Southwest Airlines - Led by servant leader Herb Kelleher, Southwest prioritizes employees as their number one asset. The culture focuses on bringing out the best in people through fun, teamwork and servant leadership behaviors like being present, available and putting employees first. Empowered employees then infuse customer interactions with warmth, humor and heart, driving Southwest's reputation as the low-cost leader with heart (Kelleher & Lynch, 1991).


Vanguard - With an outward focus on helpfulness, Vanguard builds long term relationships through low fees that deliver value to customers rather than short term profits. Leadership emphasizes stewardship, putting clients' interests ahead of their own, and making investment decisions with customers' multi-decade horizons in mind. This culture of service has allowed Vanguard to amass over $5 trillion in assets under management by keeping clients' needs front and center.


Conclusion


Research shows that selfless leadership through concepts like servant leadership and developing an outward organizational mindset yields thriving cultures where employees are inspired to provide outstanding service. When leaders focus on empowering, developing and serving others above personal agendas, it empowers employees and delights customers. The practical examples provided reinforce how industries like retail, airlines and finance have succeeded by embedding a philosophy of putting external stakeholders' interests and experiences ahead of internal goals. Overall, leadership must prioritize service over self through humility, presence and empowering others to truly transform organizations and communities through people. A culture grounded in serving external customers and internal employees will sustain long term growth and impact.


References


  • Babakus, E., Yavas, U., & Ashill, N. J. (2017). The role of customer orientation as a moderator of the influence of leadership styles on frontline employee commitment to service quality. Journal of Retailing and Consumer Services, 38, 1-10. https://doi.org/10.1016/j.jretconser.2017.05.003

  • Bass, B. M., & Riggio, R. E. (2006). Transformational leadership (2nd ed.). Lawrence Erlbaum Associates Publishers.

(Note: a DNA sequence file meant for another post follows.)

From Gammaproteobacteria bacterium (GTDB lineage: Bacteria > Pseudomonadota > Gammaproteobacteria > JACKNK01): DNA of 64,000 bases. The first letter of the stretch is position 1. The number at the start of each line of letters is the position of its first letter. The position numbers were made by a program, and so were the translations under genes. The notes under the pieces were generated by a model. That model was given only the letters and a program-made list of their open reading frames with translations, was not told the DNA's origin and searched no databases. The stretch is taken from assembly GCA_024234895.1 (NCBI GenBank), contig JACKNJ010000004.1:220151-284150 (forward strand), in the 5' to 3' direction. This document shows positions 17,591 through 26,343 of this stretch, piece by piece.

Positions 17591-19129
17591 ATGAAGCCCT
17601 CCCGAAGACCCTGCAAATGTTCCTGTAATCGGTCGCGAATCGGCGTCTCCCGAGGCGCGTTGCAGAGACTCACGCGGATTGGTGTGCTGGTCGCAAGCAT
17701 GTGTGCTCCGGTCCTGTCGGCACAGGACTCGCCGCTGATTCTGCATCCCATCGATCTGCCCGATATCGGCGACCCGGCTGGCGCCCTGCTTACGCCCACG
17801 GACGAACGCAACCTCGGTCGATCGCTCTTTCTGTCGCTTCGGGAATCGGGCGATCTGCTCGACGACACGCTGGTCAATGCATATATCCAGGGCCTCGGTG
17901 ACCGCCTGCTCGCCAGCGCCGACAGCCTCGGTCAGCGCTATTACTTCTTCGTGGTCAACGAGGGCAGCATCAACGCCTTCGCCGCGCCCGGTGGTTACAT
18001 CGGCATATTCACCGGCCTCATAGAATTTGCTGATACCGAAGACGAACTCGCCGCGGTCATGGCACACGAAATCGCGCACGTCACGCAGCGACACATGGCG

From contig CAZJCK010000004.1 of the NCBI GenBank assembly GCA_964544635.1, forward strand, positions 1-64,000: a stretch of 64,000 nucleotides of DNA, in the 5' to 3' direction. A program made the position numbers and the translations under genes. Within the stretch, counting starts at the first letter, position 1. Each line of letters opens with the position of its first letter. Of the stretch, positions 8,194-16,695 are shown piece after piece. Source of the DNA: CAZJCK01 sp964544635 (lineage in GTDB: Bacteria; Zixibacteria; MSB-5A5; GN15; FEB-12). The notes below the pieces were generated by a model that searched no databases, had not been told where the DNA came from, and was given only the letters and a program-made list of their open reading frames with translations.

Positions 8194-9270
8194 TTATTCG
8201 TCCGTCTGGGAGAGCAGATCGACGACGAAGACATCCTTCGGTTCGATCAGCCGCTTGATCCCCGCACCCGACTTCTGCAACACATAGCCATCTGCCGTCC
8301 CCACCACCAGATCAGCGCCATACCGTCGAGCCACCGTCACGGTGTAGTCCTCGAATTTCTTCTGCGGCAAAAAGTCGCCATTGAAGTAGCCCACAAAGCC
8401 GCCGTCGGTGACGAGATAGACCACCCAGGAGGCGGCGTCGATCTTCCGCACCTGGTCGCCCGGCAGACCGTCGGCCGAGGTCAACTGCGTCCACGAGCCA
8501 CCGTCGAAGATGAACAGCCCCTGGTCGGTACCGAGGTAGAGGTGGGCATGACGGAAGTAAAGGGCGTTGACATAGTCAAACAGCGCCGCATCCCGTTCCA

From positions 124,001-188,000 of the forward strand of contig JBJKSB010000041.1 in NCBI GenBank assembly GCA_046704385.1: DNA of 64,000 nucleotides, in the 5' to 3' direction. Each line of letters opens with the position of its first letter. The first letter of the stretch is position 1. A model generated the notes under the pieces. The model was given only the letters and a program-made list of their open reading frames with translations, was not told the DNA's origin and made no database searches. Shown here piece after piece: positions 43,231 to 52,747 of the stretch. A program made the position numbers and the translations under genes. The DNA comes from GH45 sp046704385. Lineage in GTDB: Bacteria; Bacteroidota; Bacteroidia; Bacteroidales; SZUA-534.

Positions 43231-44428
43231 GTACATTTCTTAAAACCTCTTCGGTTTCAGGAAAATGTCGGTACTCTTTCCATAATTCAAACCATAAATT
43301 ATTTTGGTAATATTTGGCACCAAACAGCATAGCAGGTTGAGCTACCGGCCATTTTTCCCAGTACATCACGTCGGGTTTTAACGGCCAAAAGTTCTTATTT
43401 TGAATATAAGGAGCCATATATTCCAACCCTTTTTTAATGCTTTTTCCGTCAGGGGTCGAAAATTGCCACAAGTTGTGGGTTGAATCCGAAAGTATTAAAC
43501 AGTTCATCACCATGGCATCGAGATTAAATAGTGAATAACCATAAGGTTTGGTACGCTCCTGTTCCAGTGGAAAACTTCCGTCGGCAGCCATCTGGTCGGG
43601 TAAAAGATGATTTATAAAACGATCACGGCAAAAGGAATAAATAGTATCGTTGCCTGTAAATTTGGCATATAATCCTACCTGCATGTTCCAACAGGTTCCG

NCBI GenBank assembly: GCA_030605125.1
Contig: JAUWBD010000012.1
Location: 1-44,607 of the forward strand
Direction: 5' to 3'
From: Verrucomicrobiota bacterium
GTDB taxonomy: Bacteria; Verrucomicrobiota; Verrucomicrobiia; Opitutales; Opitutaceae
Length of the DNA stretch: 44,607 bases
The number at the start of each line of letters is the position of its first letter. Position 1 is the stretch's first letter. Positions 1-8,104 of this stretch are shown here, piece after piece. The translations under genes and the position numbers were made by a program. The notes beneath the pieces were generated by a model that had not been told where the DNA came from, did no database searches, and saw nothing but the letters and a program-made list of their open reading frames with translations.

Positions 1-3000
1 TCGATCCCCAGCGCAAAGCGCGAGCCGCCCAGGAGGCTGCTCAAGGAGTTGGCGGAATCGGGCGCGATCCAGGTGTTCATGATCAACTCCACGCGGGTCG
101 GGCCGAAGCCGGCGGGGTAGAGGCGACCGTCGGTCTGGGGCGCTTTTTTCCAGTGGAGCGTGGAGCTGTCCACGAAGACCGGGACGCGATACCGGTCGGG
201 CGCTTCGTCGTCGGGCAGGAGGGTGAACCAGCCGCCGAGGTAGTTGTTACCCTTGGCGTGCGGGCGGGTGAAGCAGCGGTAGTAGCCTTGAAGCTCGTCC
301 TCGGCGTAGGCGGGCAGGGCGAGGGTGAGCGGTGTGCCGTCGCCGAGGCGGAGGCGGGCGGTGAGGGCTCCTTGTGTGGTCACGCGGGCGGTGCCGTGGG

• Cater, J. J., & Beal, B. D. (2015). Servant leadership in multigenerational family firms. Journal of Applied Management and Entrepreneurship, 20(4), 25-48. https://doi.org/10.9774/GLEAF.3709.2015.oc.00004

  • Greenleaf, R. K. (1970). The servant as leader. The Greenleaf Center.

  • Kelleher, H., & Lynch, P. J. (1991). Heart, sweat and standards: Building value in the service culture. Great Southwest Corporation.

  • Kim, W. C., & Mauborgne, R. (2017). Blue ocean strategy, expanded edition: How to create uncontested market space and make the competition irrelevant. Harvard Business Review Press.

  • Liden, R. C. (2008). Servant leadership: A survey of constructs and empirical studies. In J. Barling & C. L. Cooper (Eds.), The SAGE handbook of organizational behavior (Vol. 1, pp. 455–472). SAGE. https://doi.org/10.4135/9781849200448.n24

  • Peters, T. J., & Waterman, R. H. (1982). In search of excellence: Lessons from America's best-run companies. Harper & Row.

  • Schein, E. H. (2010). Organizational culture and leadership (4th ed.). Jossey-Bass.

  • Spears, L. C. (2010). Character and servant leadership: Ten characteristics of effective, caring leaders. The Journal of Virtues & Leadership, 1(1), 25-30.

  • Van Dierendonck, D. (2011). Servant leadership: A review and synthesis. Journal of Management, 37(4), 1228-1261. https://doi.org/10.1177/0149206310380462

 

Jonathan H. Westover, PhD is Chief Academic & Learning Officer (HCI Academy); Chair/Professor, Organizational Leadership (UVU); OD Consultant (Human Capital Innovations). Read Jonathan Westover's executive profile here.